How To Make eBooks Better According To Kevin Rose

Apple iPad ebook

Kevin Rose, founder of the social-bookmarking site Digg, posted a new entry on his website discussing his love of eBooks and some ideas he has to help take them to the next level.

The majority of the suggestions focus around the internet connectivity most eBook readers have nowadays and adding a social component that is currently lacking in the eBook market. Here are the main ideas listed in the video and some of my thoughts about each one:

Be able to pull up character information inside the eBook.
As you’re reading through a book, have you ever come upon a character and said “Wait, who is this?” Rose’s idea is to allow you to click the character’s name and pull up a bio that is up to date with the current point in the story line. Rose suggests adding a map showing the character’s location and look of the character that is updated throughout the storyline. I can see this being a great idea for those large epic type novels (like Anathem or Under the Dome) or even a series of books (for example the Percy Jackson books).

“Friend Annotations” or allowing other people in your social graph who own the same book to leave notes throughout the eBook.
This is an idea that I think will be very popular once the details of implementation are worked out. In the video, Rose shows an example where a friend leaves him an audio note about a specific chapter in a book, though I could see this working with text or video notes as well. I consider this the equivalent of writing in the margins of a book or highlighting a specific passage you want to share, but the great think about the “friend annotation” is that it can be shared across your social graph very easily. The best application I can see for this type of system though, would be in textbooks. Teachers could add notes to eBooks students have bought to tie in the text to class notes or to clear up an area of confusion. Vooks already do this to some extent, but the extra content is provided by the publishers, not by your friends.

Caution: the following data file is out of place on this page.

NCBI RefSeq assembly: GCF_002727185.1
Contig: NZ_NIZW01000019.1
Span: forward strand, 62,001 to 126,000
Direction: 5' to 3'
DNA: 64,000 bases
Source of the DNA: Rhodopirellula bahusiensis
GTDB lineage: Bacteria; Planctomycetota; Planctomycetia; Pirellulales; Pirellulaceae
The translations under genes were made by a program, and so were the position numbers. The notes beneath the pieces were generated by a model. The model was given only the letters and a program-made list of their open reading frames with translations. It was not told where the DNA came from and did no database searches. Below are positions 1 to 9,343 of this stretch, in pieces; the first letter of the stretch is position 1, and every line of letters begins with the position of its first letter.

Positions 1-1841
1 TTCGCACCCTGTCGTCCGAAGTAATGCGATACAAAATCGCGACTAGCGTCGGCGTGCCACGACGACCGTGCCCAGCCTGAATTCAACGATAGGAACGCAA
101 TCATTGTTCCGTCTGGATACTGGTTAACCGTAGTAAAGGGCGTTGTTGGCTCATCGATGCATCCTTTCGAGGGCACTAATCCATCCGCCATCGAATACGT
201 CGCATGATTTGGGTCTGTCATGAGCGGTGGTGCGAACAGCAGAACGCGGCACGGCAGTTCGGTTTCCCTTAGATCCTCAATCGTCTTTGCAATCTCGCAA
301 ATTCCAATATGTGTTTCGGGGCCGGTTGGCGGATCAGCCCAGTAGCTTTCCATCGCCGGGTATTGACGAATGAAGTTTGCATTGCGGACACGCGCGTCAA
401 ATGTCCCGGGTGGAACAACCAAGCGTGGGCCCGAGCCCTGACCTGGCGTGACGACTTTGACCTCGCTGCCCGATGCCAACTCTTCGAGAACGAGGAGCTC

Allow us to lend eBooks to our friends, like a real book.
This is probably the most brilliant of Rose’s ideas because it takes a concept that is very natural with real books (lending them to your friends and family) and shows how it can be easily translated to eBooks. I especially like the part about, just like with a real book, you wont be able to read the books you lend out to your friends until they return them or you get them back. Publishers may be a little hesitant to allow this functionality, but the DRM on the eBooks is protected if who can “own” the eBook is limited and it is something that occurs with physical books all the time.

Provide the reader some metrics about the book they are reading.
Rose suggests that eBook readers should be able to provide data to the reader, such as how long they have been reading the book or how many pages are left in the chapter or book. This is something a lot of eBook applications already provide, but I think Rose’s point is to centralize the information and format in such a way to make more sense to the reader. I would agree that this would be a good thing, but also throw out a little extra data like “you have read XXX,XXX words this year” or “you have read more this year than your friend Kristen”.